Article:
Q: In regards to the Coding Guideline that states, "Two or more diagnoses that equally meet the definition for principal diagnosis. In the unusual instance when two or more diagnoses equally meet the criteria for principal diagnosis as determined by the circumstances of admission, diagnostic workup and/or therapy provided, and the Alphabetic Index, Tabular List, or another coding guideline does not provide sequencing direction, any one of the diagnoses may be sequenced first." Would it be appropriate to code the diagnosis that is more resource intensive, higher weighted DRG as the principal diagnosis? This question comes up when consultants are doing coding reviews when the facility has coded the diagnosis with the lower weighted DRG as the principal diagnosis. Even though either diagnosis can be selected as the principal diagnosis, would it be appropriate to recommend that the DRG that is the most resource intensive be coded as the principal in order for the facility to receive proper payment for that visit?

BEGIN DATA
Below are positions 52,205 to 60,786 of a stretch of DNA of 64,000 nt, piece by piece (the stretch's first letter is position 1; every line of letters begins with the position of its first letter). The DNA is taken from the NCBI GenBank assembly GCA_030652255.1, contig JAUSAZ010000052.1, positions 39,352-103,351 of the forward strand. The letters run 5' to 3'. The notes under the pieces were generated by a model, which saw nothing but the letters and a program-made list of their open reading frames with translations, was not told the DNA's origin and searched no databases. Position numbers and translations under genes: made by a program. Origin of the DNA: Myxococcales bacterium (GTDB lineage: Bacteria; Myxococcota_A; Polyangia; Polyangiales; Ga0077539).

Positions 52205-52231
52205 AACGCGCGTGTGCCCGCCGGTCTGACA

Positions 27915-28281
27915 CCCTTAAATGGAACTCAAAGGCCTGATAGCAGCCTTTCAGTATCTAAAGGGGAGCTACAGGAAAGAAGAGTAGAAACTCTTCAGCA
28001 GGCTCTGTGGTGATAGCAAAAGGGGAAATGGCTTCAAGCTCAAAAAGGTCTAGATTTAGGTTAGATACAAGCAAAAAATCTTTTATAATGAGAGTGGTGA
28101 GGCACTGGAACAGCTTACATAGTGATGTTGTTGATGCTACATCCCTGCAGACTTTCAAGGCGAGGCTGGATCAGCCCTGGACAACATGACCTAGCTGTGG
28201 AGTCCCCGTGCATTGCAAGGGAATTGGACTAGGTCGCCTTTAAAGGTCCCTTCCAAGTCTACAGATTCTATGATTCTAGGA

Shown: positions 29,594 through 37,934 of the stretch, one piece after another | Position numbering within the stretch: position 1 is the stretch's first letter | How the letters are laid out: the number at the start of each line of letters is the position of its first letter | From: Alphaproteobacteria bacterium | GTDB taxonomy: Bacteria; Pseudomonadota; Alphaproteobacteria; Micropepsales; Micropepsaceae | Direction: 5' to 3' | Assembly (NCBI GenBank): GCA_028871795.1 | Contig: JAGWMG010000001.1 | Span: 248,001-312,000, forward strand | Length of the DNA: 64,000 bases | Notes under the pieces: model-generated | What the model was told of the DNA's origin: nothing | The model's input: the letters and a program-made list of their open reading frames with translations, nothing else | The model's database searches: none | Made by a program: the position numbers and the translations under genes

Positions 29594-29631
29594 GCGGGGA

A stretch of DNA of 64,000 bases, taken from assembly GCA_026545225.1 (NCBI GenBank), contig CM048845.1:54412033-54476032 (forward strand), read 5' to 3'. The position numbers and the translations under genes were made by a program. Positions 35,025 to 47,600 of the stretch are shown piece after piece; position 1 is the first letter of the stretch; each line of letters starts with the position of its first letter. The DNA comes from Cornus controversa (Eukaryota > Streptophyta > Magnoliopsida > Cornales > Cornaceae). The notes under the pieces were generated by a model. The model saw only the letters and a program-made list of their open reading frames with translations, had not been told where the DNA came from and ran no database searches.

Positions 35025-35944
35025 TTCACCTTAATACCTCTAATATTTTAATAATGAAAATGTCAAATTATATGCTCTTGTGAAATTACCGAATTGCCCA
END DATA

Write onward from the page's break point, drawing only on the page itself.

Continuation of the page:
A: The answer to your question is "yes." The guideline states that when two or more criteria equally meet the definition of principal diagnosis...meaning that both conditions were present on admission and necessitated admission, either one can be sequenced first. Some common examples might be CHF with pneumonia, dehydration with pneumonia, etc. I think that the hospital can select the more resource intensive, higher weighted one when that diagnosis in and of itself meets the definition of PDX. I am sure it is standard practice. I always go back to the H&P and ED notes to make sure both conditions were present and necessitated admission. When I am satisfied with that, I go to the higher weighted condition.
Patricia Arvantides, RHIA